The Cast Hal Percy (Percy Ewart Henry, born October 2nd, 1898) was involved with Legionnaire as an actor and producer. By the time of "Imperial Leader", Percy had already had an extensive career in theatre, travelling shows, managing radio stations, and running his own serial production company, Hal Percy Productions. Percy was probably better known to Australians from his 'Canteen Capers' segment in "Merry-Go-Round" on ABC radio nationally. He also had a column by the same name in the radio magazine, "ABC Weekly". Whilst most reference books credit Hal Percy as the producer of "Imperial Leader", the popular "Listener In" magazine, which reported radio entertainment news, particularly in the state of Victoria where "Imperial Leader" was recorded, noted that the producer of the series was John Hickling. The confusion stems from the way the term 'producer' was commonly used to denote the head of the production company as well as the director and actual producer of individual series.
John Hickling, an important producer in Melbourne, is documented as the producer in some 70 serials and as an actor in about twenty more. His specific script writing credits are undocumented, but in 1942, when he set up his own production company, it was publicized that he wrote many of the scripts for his shows and wrote them at great speed. Contemporary radio actors commented at the time that he made many shows and made them very fast, recording as many as 20 or more episodes on a good day. Most of these recordings were "flown" - meaning that there was no prior rehearsal and the initial performance went straight to the recording.
The script writer for "Imperial Leader" is John Ormiston Reid. Prior to writing the series, Reid was little-known; most of his most famous credits such as that for "Melba Story" would come much later. Altogether he is currently credited with writing about 25 serials and acting in 12 others.
The young Winston Churchill is played by John Ewart, who would later go on to become one of Australia's finest radio actors, as well as to pursue a career in television, theatre and movies. Ewart is currently credited with over 26 series and serials and almost 100 radio plays.
The lead actor in this serial, playing Winston Churchill, is Douglas Kelly. In roles known outside Australia, Kelly played Inspector West in the various series of that character and also played Dick Barton in the series of the same name. In all, he is documented as acting in over 100 series and serials and over 200 plays.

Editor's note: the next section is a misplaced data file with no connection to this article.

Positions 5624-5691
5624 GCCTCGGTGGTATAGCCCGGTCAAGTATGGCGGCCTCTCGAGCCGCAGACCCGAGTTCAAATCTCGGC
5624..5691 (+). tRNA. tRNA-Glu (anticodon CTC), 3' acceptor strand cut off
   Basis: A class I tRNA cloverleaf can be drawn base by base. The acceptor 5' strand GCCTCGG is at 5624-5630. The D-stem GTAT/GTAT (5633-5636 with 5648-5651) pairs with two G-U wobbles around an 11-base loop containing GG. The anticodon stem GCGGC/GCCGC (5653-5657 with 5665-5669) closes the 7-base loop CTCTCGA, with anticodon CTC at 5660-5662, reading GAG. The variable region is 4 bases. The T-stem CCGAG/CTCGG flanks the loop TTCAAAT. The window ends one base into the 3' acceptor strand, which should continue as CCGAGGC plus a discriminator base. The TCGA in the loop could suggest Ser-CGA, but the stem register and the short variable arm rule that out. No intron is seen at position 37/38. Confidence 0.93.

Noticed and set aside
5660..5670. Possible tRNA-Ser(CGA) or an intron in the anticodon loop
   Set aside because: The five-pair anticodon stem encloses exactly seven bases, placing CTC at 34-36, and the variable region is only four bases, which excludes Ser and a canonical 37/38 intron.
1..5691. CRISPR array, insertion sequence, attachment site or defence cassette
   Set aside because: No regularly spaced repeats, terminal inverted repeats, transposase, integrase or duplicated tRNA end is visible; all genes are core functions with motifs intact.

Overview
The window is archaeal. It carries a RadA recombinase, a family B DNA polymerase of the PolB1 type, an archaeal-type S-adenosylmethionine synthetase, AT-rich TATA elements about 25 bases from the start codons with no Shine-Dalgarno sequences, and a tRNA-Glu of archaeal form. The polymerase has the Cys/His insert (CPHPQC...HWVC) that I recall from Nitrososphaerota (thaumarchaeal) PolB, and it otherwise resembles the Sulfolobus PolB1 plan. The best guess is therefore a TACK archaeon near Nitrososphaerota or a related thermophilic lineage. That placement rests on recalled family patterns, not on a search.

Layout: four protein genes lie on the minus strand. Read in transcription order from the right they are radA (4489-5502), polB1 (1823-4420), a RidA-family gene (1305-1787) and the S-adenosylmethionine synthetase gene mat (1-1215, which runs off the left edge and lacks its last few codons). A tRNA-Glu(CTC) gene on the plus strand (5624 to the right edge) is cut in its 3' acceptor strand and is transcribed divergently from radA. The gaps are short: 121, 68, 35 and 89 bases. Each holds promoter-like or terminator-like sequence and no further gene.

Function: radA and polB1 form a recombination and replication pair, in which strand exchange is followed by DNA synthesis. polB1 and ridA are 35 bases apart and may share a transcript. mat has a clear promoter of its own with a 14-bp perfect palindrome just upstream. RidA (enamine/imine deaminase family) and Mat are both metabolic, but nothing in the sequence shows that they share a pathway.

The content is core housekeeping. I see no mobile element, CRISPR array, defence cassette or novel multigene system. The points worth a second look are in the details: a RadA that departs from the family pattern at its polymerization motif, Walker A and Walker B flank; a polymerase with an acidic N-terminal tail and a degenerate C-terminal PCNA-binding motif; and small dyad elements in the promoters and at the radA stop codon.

Churchill's father, Lord Randolph Churchill, is played by Norman Shepherd, who is credited with roles in 16 series and serials and at least 14 plays. Churchill's mother, Jennie Jerome, is played by experienced radio and theatre actor and writer Catherine Duncan. Established by the late 1930's as Melbourne's leading radio actress, Duncan was successfully able to combine the skills of acting and writing with verve, wit, and lively intelligence.
In the later episodes many statesmen and soldiers, living and dead, will be introduced, among them Lord Salisbury (Walter Pym), Lloyd George (Dougals Reid), Mr. Asquith (Howard Smith), the Kaiser (Robert Burnard), Mr. Baldwin (Austen Milroy), and Lord Beaverbrook (Mayne Lynton). Alfred Bristowe doubles the parts of Earl Grey and Mr. Chamberlain and Norman Shepherd, in addition to playing Lord Randolph Churchill, also doubles as Kitchener and Mussolini.
Promotion and Reviews
"Imperial Leader" was first broadcast on Melbourne radio Station 3UZ 7:00 PM Monday January 13th 1941; in Sydney, it commenced in February 1941 on 2UE, Mondays, Tuesdays, Wednesdays and Thursdays at 7:15 PM.
The "Radio Pictorial" magazine issue of March 1941 reported "The Legionnaire production, "Imperial Leader," is a glowing example of the production of an Australian company. Certainly the life of this man provides the script writer with a wealth of outstanding material, but this alone is not enough. A topline cast which includes such well known players as Douglas Kelly, Catherine Duncan, Walter Pym and Mayne Linton, gives us a show worth remembering." Also in the same issue, it was reported that the current series of "Frank and Archie" would be interrupted in order to bring to listeners "The First Great Churchill", a serial depicting "the ancestor of the man whom today the whole world looks to for deliverance from the menace of the dictators". (Produced in Melbourne, "The First Great Churchill" had first been broadcast the previous year. A third serial - "Churchill's Men", produced by John Hickling and based on the lives of the leaders of the British Empire - would commence on station 3AW in July of 1941.)
(References: "The Golden Age of Australian Radio Drama 1923 - 1960" by Richard Lane)
A Note on the Source Recordings
The master recordings used in the creation of this collection are original blank labels test pressings, made as the series was being prepared for syndication throughout the world.